Overdraft Fraud Suits Filed Against Seven More CUs
A San Jose, Calif.-based attorney has filed seven class action lawsuits against credit unions, alleging overdraft shenanigans.
Attorney Fernando F. Chavez and his counterparts in Alabama have filed suits against the $9.4 billion SchoolsFirst Federal Credit Union of Santa Ana, Calif.; the $6 billion Star One Credit Union of Sunnyvale, Calif.; the $1.3 billion Kern Schools Federal Credit Union of Bakersfield, Calif.; the $2 billion Educational Employees Credit Union of Fresno, Calif., the $8.4 billion Alliant Credit Union of Chicago; the $590 million Alabama Telco Credit Union of Hoover, Ala.; and the $1.25 billion America’s First Federal Credit Union of Birmingham, Ala. The lawsuits were filed between June 21 and June 26.
The $751 million Xceed Financial Federal Credit Union of El Segundo, Calif., was the target of a similar lawsuit in April.
Plaintiffs accuse the California-based credit unions of deceptive business practices that involve “the systematic manipulation and re-ordering of electronic debit transactions from the highest dollar amount to the lowest dollar amount…to maximize the amount of overdraft fees collected.”
The suit not only alleges re-ordering but also charges the credit unions published inaccurate and unreliable account balance information online, by phone and by ATM; delayed posting transactions; charged exorbitant overdraft fees; failed to disclose overdraft practices; and engaged in deceptive advertising campaigns.
Specific legal complaints include fraud, negligent misrepresentation, unjust enrichment, breach of fiduciary duty and violation of the Unfair Business Practices Act and Professions Code. If the parties fail to reach an early settlement, conferences on the cases are scheduled for late August and early September.
The court documents appear to be a cut-and-paste job based upon Closson vs. Bank of America, a 2011 lawsuit that resulted in a $410 million settlement. On June 26, the Boston-based Citizens Bank settled its overdraft class action lawsuit for $137.5 million. The $30 billion Citizens was part of a broader class action suit that reportedly involves more than 30 banks.
Rick Heldebrant, president/CEO of Star One, told Credit Union Times his institution does not reorder transactions nor does it order them largest transaction to smallest during processing. Heldebrant said Star One has not been served any legal papers, but he looked up the court documents online after reading about the case in the media. He said the allegations in the suit are false.
Like Heldebrant, Kern Schools President/CEO Steve Renock said he has not been served any papers nor has he seen the complaint. However, Renock said he “believes the allegations are not correct at this time.”
Renock would not say if Kern Schools reorders transactions to maximize overdraft income or in which order transactions are processed. He said he was advised by credit union attorneys to not speak on the matter until the lawsuit has been reviewed, but he said, “We treat all members fairly and believe all fees are appropriate.”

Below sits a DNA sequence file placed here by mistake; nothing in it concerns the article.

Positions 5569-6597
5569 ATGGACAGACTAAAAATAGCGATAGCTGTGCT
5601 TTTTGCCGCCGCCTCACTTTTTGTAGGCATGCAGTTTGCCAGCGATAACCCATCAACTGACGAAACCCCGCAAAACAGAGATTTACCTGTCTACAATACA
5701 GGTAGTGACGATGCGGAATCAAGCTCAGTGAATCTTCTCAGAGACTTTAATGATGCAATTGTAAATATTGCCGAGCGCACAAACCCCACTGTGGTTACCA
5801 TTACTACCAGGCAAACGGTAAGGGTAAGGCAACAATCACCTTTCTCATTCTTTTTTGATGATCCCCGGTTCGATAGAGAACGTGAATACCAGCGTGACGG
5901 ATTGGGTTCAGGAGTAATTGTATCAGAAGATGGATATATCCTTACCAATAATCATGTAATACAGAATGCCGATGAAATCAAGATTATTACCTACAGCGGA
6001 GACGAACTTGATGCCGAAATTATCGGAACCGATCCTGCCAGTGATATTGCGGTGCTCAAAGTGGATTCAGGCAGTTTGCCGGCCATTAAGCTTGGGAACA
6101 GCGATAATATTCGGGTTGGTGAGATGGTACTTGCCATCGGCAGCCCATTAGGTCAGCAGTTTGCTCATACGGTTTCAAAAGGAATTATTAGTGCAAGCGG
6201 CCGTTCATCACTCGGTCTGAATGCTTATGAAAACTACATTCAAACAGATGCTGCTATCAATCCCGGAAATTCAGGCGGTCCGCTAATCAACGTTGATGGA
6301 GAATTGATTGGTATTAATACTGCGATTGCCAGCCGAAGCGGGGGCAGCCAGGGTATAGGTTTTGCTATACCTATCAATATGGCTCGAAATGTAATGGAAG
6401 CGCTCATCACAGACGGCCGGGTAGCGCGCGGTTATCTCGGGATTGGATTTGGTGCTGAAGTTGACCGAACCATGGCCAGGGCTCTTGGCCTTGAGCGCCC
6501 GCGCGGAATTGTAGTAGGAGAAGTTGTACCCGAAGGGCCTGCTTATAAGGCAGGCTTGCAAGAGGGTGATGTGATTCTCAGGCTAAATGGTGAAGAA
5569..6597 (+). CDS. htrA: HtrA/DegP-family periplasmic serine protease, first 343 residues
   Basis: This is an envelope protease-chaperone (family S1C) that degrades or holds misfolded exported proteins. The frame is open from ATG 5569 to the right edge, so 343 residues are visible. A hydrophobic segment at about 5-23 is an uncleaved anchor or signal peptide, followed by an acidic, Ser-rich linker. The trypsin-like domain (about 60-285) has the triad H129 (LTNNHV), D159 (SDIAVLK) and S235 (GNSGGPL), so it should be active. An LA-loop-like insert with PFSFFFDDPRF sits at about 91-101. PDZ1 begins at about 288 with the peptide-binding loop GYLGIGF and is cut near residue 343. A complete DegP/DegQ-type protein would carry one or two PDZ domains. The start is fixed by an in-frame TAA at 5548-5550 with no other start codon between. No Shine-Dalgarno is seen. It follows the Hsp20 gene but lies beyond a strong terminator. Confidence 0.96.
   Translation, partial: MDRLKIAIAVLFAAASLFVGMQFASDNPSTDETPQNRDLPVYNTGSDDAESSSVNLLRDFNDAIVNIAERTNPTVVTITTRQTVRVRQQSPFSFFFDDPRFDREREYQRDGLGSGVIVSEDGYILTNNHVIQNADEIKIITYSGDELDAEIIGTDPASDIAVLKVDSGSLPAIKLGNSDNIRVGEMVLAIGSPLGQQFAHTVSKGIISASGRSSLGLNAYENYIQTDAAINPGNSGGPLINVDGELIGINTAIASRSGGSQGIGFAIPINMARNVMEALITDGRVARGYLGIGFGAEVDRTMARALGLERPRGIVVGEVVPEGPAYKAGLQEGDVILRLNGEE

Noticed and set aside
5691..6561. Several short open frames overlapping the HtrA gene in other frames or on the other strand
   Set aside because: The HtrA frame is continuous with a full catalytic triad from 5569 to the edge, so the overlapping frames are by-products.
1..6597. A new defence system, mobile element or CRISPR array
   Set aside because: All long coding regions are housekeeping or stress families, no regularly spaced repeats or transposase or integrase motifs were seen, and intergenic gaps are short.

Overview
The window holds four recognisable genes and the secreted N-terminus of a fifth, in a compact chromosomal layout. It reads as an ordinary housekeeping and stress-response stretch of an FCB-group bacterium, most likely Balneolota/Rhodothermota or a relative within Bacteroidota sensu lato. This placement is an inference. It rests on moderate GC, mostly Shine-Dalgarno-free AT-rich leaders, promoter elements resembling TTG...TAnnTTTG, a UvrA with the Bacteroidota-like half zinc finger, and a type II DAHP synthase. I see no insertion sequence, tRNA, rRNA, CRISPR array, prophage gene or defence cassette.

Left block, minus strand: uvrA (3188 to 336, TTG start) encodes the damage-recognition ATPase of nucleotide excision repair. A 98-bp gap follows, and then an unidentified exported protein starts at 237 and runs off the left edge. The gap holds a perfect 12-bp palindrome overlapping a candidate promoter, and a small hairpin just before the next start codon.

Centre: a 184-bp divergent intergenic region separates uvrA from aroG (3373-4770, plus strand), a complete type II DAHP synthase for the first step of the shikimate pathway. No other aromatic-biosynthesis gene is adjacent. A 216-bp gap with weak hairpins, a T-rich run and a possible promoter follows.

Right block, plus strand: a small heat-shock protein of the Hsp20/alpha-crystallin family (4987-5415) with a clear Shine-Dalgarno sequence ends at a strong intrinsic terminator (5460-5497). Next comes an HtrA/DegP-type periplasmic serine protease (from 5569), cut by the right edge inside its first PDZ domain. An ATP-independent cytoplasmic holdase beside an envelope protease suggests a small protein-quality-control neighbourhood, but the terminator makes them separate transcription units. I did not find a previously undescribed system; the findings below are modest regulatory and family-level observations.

If the accused credit unions are maximizing overdraft income, it doesn’t show in their financial performance reports. All but two reported fee and operating income to average assets below peer averages during first-quarter 2012. Star One reported only 0.16% fee income to average assets, compared to the peer average of 1.38%. Alliant’s fee income was only 0.19% of average assets.
Kern Schools was the lone exception, reporting 2.39% fee income to average assets. According to 5300 reports published on the NCUA’s website, Kern Schools collected $4.78 million from fees and $2.8 million in other noninterest income, which includes CUSO revenue.
Renock and Chief Operating Officer Matt Davidson were unable to respond to questions about fee income at press time.
The lawsuits come as the Consumer Financial Protection Bureau is researching overdraft practices and collecting information from financial service providers and the public.
In May, Rep. Carolyn Maloney’s (D-N.Y.) introduced HR 5691, the Overdraft Protection Act, which would severely limit the ability of financial institutions to collect overdraft fees and require new disclosures. Industry trade associations say due to partisan support, the bill has little chance of passing.
However, NAFCU Vice President of Legislative Affairs Brad Thaler speculated that Maloney, who has championed overdraft reform for years, introduced the bill to give the CFPB guidance as they consider stricter overdraft regulations.
The bill would expand current courtesy pay opt-in requirements to include paper checks, ATM withdrawals and recurring ACH payments. It would also require the disclosure of coverage and fees, both at the time of original opt-in and again when an overdraft fee is charged, require that overdraft fees be “reasonable and proportional” to the cost of the transaction, cap fees to one per month and six per year and ban the ordering of transactions to maximize overdrafts.
Overdraft fees would also be defined as finance charges subject to Truth in Lending Act disclosures if the bill were to pass as written.
In 2011, class action lawsuit Closson v. Bank of America resulted in a $410 million settlement. According to the settlement website, Bank of America was forced to pay up to $78 to customers who could prove they had an account at BofA, had account accessibility through a debit card, check card or another other card used for debit purchases, and paid at least one insufficient funds fee, overdraft fee, returned item fee, over-limit fee or similar fee related to a debit card transaction between 2000 and 2007.